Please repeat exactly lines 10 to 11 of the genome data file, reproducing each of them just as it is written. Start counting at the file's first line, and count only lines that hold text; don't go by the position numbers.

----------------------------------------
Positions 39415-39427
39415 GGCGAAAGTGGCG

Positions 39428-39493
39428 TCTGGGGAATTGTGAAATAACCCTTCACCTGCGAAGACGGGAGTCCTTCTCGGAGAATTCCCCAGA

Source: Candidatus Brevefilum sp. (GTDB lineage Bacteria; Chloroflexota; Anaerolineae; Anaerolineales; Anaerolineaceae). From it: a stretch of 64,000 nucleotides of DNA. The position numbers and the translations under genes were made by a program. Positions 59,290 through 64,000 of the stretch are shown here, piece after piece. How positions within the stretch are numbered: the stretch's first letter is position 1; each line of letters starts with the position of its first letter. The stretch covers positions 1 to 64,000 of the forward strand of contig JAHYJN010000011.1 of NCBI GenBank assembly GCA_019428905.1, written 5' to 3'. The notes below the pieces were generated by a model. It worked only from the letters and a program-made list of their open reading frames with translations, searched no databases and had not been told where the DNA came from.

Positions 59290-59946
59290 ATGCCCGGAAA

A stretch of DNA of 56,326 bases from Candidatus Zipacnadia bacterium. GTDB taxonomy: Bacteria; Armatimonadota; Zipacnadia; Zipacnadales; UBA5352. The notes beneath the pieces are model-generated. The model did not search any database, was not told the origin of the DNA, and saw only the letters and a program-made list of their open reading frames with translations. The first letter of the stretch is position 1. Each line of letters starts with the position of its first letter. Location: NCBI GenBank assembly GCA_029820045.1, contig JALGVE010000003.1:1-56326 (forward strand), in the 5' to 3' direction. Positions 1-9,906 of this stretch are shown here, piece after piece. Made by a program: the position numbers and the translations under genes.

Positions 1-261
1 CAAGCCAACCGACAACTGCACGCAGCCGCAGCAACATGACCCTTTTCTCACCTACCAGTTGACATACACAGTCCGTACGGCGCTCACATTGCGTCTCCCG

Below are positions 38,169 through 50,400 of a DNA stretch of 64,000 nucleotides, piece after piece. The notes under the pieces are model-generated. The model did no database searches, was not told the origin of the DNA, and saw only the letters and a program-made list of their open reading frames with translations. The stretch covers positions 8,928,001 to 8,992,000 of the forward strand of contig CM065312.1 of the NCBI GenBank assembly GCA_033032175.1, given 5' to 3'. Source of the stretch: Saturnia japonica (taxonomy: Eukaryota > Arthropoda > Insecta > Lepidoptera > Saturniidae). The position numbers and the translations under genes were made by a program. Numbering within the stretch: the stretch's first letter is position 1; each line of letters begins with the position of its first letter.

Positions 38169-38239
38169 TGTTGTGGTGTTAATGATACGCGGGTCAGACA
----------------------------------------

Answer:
1 CAAGCCAACCGACAACTGCACGCAGCCGCAGCAACATGACCCTTTTCTCACCTACCAGTTGACATACACAGTCCGTACGGCGCTCACATTGCGTCTCCCG

Below are positions 38,169 through 50,400 of a DNA stretch of 64,000 nucleotides, piece after piece. The notes under the pieces are model-generated. The model did no database searches, was not told the origin of the DNA, and saw only the letters and a program-made list of their open reading frames with translations. The stretch covers positions 8,928,001 to 8,992,000 of the forward strand of contig CM065312.1 of the NCBI GenBank assembly GCA_033032175.1, given 5' to 3'. Source of the stretch: Saturnia japonica (taxonomy: Eukaryota > Arthropoda > Insecta > Lepidoptera > Saturniidae). The position numbers and the translations under genes were made by a program. Numbering within the stretch: the stretch's first letter is position 1; each line of letters begins with the position of its first letter.